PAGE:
He describes the appearance of my soil as sinister. Without comment, he walked by many unusual plants, such as Schleflera, Araucaria bidwillii, Agave, Aloe, Furcraea and others that he would never have seen before at this latitude. I wonder was it the strange plants that upset him?
David Robinson, Co. Dublin
David's letter was never published, or acknowledged by the Observer.
To hell with the begrudgers!
Although David seemed a little dismayed by the article, he used it to his advantage and told the story many times over the years.
Whenever he would be asked to present a talk on the gardens at Earlscliffe and he would be showing slides of rare and exotic plants growing and thriving outdoors in such a northern climate, he would always quote Monty and his views on how "barren and repugnant" Earlscliffe was.
In 2003 David Robinson wrote the following for a lecture he was asked to give in England shortly before he was taken ill.
I have great admiration for Monty Don. And I can understand to some extent why women viewers fall in love with him so readily. And there is a moral in this little saga about Monty’s attitude towards my garden. Monty and I can look at the same picture but we see different scenes. I am looking at the picture through the eyes of a plantsman and I see a profusion of plant growth. Monty is looking at the scene through the eyes of an artist, who likes freshly tilled soil – he sees the capped moss covered soil and doesn’t relate this to the prolific growth of plants.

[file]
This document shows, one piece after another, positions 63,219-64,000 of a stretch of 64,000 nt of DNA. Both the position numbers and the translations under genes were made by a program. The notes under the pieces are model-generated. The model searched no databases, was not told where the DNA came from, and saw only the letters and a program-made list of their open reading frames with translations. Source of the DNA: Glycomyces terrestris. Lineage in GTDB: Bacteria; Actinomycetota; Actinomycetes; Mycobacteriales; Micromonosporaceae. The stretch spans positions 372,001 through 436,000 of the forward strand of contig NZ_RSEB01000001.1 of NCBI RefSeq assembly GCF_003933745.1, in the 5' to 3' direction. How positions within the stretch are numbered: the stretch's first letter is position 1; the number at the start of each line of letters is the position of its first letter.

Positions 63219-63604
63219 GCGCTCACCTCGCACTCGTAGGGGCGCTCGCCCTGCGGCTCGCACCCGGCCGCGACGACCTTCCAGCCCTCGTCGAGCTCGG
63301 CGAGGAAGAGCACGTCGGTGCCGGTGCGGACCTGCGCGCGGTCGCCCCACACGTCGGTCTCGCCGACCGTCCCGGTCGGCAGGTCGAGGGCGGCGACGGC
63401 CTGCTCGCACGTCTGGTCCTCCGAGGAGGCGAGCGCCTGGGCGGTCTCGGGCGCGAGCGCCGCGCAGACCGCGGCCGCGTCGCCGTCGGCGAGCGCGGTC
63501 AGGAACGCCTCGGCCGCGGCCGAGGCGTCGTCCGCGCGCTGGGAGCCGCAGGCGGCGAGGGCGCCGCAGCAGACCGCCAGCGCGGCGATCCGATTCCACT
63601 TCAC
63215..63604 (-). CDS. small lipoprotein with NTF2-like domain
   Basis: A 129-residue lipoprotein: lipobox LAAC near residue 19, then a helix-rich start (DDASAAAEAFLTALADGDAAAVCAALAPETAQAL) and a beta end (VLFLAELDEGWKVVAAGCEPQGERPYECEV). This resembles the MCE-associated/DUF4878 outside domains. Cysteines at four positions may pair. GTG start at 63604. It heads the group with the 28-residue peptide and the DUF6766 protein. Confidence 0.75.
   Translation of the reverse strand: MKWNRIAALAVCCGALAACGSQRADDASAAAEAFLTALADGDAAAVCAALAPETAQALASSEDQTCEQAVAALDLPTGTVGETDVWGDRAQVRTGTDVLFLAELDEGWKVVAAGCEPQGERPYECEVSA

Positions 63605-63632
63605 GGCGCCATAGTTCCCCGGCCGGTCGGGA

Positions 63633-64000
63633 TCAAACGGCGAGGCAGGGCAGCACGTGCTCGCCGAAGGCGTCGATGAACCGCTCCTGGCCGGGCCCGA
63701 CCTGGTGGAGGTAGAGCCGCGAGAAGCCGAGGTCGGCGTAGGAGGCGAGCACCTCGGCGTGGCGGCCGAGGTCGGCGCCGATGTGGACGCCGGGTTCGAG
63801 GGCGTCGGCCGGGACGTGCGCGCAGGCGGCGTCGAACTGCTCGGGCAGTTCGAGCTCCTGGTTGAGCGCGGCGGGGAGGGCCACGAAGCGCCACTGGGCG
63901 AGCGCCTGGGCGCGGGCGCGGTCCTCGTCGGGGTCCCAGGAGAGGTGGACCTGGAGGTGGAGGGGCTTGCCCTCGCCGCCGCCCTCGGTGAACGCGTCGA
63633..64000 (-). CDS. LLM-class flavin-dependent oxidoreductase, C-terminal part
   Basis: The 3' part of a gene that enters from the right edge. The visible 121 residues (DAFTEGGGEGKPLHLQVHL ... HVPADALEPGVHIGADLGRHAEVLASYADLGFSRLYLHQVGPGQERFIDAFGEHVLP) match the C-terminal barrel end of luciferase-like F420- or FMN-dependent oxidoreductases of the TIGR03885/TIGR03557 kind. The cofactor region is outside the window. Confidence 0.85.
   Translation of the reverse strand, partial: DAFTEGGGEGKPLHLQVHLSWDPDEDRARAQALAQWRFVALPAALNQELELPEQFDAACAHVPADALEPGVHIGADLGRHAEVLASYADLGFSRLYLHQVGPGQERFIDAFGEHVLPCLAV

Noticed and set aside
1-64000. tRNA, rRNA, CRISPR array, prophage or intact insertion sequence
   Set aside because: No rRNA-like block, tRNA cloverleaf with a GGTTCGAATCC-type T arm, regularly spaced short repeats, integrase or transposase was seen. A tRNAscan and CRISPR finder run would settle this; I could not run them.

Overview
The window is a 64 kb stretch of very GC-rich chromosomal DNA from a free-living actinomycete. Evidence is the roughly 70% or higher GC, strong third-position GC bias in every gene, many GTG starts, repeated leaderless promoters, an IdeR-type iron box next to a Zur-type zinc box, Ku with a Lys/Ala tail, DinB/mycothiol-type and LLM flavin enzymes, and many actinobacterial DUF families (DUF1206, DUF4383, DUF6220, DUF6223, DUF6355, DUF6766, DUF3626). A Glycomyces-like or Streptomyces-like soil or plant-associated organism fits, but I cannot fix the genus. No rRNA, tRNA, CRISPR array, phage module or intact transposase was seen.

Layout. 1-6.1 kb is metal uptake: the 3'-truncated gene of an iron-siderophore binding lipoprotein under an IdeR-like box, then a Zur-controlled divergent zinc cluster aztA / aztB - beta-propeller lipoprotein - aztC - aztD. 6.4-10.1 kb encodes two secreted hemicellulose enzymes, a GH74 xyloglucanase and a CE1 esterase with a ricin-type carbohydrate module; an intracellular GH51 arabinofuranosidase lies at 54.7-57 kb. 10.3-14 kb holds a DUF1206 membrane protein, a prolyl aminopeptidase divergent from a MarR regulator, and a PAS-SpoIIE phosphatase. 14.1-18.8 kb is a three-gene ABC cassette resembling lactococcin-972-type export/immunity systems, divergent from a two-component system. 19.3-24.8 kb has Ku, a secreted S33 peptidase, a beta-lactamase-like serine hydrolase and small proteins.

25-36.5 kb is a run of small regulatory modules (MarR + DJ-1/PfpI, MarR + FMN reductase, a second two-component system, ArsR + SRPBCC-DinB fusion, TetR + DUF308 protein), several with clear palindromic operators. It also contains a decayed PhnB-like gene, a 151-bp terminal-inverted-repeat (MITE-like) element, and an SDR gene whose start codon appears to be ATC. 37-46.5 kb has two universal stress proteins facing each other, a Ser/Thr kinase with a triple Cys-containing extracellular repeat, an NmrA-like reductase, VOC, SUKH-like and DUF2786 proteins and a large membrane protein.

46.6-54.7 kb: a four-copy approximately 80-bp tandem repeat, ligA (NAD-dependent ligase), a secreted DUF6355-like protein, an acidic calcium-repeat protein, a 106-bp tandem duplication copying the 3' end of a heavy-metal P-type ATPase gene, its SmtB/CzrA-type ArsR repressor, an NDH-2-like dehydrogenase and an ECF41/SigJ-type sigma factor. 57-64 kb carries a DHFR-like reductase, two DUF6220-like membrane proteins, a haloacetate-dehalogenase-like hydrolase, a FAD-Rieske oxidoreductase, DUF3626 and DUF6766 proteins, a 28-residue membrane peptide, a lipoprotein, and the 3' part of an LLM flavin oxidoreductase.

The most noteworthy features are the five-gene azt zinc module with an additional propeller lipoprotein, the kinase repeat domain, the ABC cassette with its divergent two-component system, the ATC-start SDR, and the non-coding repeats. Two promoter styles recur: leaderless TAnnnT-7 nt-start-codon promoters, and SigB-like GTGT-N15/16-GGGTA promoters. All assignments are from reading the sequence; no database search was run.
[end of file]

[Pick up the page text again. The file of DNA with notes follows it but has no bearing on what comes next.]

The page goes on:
And the moral is – your garden is one of the last places on earth where you can be yourself, where you can do your own thing. Elsewhere in the world we have got to conform. We can’t drive too fast, we are restricted in the type of house we can erect – but in our gardens we can do as we please. If you like purple asters and orange marigolds together in your garden – go for it, that is your prerogative. Don’t let anybody tell you that the colours clash. If Monty wants to damage his cultivated plants by uncontrolled growth or by vigorous hoeing of the surface roots that is his privilege and he is perfectly entitled to do so. But he should not call my garden barren just because I control weeds.